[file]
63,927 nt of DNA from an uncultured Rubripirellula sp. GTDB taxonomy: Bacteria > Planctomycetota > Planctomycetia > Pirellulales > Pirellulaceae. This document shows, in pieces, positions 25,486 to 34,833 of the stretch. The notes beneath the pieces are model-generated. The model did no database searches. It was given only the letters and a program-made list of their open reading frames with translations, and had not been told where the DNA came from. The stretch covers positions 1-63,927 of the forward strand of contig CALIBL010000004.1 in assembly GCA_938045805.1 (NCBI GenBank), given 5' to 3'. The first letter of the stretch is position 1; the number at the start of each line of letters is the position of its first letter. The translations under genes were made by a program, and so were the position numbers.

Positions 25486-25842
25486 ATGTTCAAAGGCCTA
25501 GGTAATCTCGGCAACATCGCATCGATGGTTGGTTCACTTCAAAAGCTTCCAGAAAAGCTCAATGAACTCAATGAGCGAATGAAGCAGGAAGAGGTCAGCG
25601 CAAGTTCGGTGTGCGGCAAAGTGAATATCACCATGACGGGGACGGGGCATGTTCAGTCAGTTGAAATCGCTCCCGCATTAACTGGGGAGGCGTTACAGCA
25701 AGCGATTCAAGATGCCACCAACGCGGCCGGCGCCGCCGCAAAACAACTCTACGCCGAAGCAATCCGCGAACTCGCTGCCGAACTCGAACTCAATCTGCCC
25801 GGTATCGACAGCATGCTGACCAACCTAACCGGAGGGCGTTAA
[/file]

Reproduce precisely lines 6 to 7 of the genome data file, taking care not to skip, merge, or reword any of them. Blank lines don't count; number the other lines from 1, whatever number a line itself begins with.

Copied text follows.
25701 AGCGATTCAAGATGCCACCAACGCGGCCGGCGCCGCCGCAAAACAACTCTACGCCGAAGCAATCCGCGAACTCGCTGCCGAACTCGAACTCAATCTGCCC
25801 GGTATCGACAGCATGCTGACCAACCTAACCGGAGGGCGTTAA